‘Cooper’s Dictionary’: a seventeenth-century detective story

The cataloguing project of the rare book collections in the Perne Library is now in its sixth and final year. More than three thousand electronic records have been created and added to the on-line library catalogue, with details about the existing editions and relevant information about individual copies. Along the way, the two cataloguers have made many interesting discoveries, uncovered fascinating stories about some of the books and their owners, and occasionally had to deal with puzzling challenges! And since mysteries often make the best tales of all, we decided to share with our readers the story of a book with a rather enigmatic past.

The Thesaurus linguae Romanae & Britannicae otherwise known as Cooper’s Dictionary (printed in London in 1565) was a popular work in sixteenth- and seventeenth-century England. Highly regarded as one of the best Latin-English dictionaries of the time (Queen Elizabeth I herself was thought to have been a fan), the Thesaurus was, by all accounts, a useful book to own in a university town like Cambridge, where most of the teaching was still done in Latin. As suggested by the book label pasted on the title page, the Peterhouse copy of Cooper’s Dictionary once belonged to the former Master and bibliophile Andrew Perne, who donated it to the College in 1589, alongside another 1,200 volumes from his private collection.

Cooper’s Dictionary, title page

A comparison between Perne’s will and the present day inventory shows that, once his books entered the College Library, they survived remarkably well, both in terms of numbers and physical condition of the volumes. It is estimated today that no more than approximately 40 volumes from the former Master’ original bequest were lost from the Peterhouse holdings. And this makes the ‘case of Cooper’s Thesaurus’ even more interesting, because the volume has (besides Perne’s label) two other inscriptions on the title page pointing to a certain William Spencer as the donor of the item to the College.

William Spencer's inscription

William Spencer’s inscription

Since one copy of a book cannot be donated twice to the same library (unless somehow it left its premises for a while) the cataloguer was faced with the dilemma of discovering what really happened with the Dictionary during the seventeenth century. Several ‘lines of investigation’ were opened and pursued, including consultations with colleagues, who kindly offered advice and support. In the end, two main theories seemed to hold water: the first was that the book “went for a walk” (as someone delicately put it), that is, it was either stolen or lost. But after going through the well-kept library circulation ledgers for the seventeenth century, we found no concrete evidence that the volume ever left the College (or if it did, it was only for a short period of time).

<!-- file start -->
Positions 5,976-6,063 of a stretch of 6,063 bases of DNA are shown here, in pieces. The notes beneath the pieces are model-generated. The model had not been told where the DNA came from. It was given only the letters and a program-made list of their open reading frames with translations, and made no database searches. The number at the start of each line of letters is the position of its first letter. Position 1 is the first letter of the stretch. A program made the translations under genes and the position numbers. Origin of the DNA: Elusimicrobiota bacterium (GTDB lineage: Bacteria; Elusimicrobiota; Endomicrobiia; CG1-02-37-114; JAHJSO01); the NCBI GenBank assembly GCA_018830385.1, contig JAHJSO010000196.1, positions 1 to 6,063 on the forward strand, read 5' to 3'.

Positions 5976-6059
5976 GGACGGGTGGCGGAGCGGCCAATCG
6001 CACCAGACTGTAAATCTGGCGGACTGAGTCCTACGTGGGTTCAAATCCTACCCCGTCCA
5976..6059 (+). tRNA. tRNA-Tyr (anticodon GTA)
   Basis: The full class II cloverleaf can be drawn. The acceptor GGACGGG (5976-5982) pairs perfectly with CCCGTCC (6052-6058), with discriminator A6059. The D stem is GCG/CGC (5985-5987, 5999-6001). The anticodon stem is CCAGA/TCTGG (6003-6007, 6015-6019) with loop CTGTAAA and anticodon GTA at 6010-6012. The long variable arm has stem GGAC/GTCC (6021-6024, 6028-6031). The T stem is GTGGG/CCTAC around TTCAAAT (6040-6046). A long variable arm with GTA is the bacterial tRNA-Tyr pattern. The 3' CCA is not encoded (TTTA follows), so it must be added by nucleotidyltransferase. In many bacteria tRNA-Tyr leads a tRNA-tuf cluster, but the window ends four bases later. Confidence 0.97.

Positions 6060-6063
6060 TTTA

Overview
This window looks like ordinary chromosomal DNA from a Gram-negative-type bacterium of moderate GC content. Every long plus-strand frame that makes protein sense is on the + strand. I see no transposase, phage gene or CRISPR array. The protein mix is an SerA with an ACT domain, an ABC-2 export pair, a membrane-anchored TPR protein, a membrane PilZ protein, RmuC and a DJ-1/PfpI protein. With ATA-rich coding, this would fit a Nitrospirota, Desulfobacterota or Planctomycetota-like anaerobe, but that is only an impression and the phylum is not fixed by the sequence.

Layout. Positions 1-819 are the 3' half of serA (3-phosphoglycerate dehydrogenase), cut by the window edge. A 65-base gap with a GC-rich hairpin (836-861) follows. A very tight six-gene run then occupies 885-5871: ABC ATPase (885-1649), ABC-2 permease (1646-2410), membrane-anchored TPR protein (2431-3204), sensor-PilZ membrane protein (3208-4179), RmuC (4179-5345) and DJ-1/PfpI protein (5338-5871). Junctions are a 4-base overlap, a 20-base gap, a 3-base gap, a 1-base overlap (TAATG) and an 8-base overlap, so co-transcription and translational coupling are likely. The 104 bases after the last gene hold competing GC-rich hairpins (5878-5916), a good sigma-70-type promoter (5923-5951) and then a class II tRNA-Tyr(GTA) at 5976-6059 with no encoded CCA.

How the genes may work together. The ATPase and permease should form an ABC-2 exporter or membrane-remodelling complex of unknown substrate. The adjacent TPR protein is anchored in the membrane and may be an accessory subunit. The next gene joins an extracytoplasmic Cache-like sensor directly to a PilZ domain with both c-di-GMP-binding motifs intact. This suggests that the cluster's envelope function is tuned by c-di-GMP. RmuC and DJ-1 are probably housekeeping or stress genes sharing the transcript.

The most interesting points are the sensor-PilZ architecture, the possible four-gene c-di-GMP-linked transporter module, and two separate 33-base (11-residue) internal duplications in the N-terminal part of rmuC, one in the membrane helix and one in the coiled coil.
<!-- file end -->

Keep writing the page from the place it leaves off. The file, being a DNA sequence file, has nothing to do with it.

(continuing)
The second possible explanation was that William Spencer, Fellow of Peterhouse (1680-88) and later Bursar borrowed the book, kept it for a while, inscribed it with his name and then ‘gave it back’ to the library. Writing one’s name on borrowed items and then ‘donating’ them back to the library was not an uncommon habit in Cambridge at the time, as suggested by other volumes with similar ‘provenance issues’ (present in the Lancelot Andrewes Collection at Pembroke College). If we add to this the fact that Cooper’s Dictionary is listed in all the library catalogues for the seventeenth and eighteenth centuries, then the scales tip slightly in favour of the second hypothesis rather than the first one.

To further add to the mystery of the volume, a red wax seal (possibly eighteenth-century) depicting Hercules with a club and a lion’s skin draped over his shoulder is pasted on the recto of leaf E4. Unfortunately, our efforts to identify the owner of the seal were largely unsuccessful and we were unable to use it in order to find out more details about the book’s past.

Hercules with a club and a lion's skin

Hercules with a club and a lion’s skin

And because no real ‘detective story’ is complete without a skeleton, the book also features a doodle of a skull on its title page:

Skull doodle

Skull doodle

In the absence of definite proof we must leave the case open, but we are hoping that time will bring out relevant information that might solve the dilemma.

If you have any ideas of what might have happened with Perne’s copy of Cooper’s Dictionary or if you would like to add suggestions to our ‘detective story’, please leave a comment below or contact the library staff by e-mail.


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